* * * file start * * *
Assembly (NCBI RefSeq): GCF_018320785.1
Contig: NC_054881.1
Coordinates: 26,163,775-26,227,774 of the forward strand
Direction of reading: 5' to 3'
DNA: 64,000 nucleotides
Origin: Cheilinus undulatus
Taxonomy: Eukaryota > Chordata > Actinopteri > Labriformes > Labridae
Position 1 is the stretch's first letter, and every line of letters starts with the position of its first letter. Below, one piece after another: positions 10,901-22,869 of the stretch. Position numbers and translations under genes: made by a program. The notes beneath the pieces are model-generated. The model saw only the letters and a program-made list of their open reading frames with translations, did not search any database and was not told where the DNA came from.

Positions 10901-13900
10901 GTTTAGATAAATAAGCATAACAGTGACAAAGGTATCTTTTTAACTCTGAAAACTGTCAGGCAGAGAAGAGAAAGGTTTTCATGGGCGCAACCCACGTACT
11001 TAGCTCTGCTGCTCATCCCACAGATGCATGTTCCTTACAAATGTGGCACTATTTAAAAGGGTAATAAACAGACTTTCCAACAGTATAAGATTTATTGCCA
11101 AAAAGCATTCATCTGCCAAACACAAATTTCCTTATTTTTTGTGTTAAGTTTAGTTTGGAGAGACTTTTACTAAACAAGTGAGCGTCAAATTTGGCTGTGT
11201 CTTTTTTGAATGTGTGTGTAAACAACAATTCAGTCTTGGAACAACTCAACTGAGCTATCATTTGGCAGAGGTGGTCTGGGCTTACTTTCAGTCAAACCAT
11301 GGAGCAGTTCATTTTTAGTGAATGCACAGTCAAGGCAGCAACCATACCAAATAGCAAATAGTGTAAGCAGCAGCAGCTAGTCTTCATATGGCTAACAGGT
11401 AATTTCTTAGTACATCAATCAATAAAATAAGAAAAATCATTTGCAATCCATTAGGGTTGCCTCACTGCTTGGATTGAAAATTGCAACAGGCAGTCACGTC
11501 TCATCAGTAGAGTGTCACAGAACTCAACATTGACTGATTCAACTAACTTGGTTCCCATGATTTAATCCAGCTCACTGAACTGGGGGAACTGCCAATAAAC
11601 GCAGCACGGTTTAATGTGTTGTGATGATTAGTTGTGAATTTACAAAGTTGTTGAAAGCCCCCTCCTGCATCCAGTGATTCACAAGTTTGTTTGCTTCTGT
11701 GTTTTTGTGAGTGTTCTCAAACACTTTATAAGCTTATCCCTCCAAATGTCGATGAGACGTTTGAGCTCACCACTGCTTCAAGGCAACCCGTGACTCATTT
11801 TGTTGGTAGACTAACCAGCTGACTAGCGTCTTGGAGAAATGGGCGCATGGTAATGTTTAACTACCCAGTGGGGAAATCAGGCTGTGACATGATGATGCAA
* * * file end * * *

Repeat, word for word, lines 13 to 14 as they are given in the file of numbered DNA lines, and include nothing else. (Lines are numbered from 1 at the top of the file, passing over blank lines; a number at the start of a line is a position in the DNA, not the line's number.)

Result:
11201 CTTTTTTGAATGTGTGTGTAAACAACAATTCAGTCTTGGAACAACTCAACTGAGCTATCATTTGGCAGAGGTGGTCTGGGCTTACTTTCAGTCAAACCAT
11301 GGAGCAGTTCATTTTTAGTGAATGCACAGTCAAGGCAGCAACCATACCAAATAGCAAATAGTGTAAGCAGCAGCAGCTAGTCTTCATATGGCTAACAGGT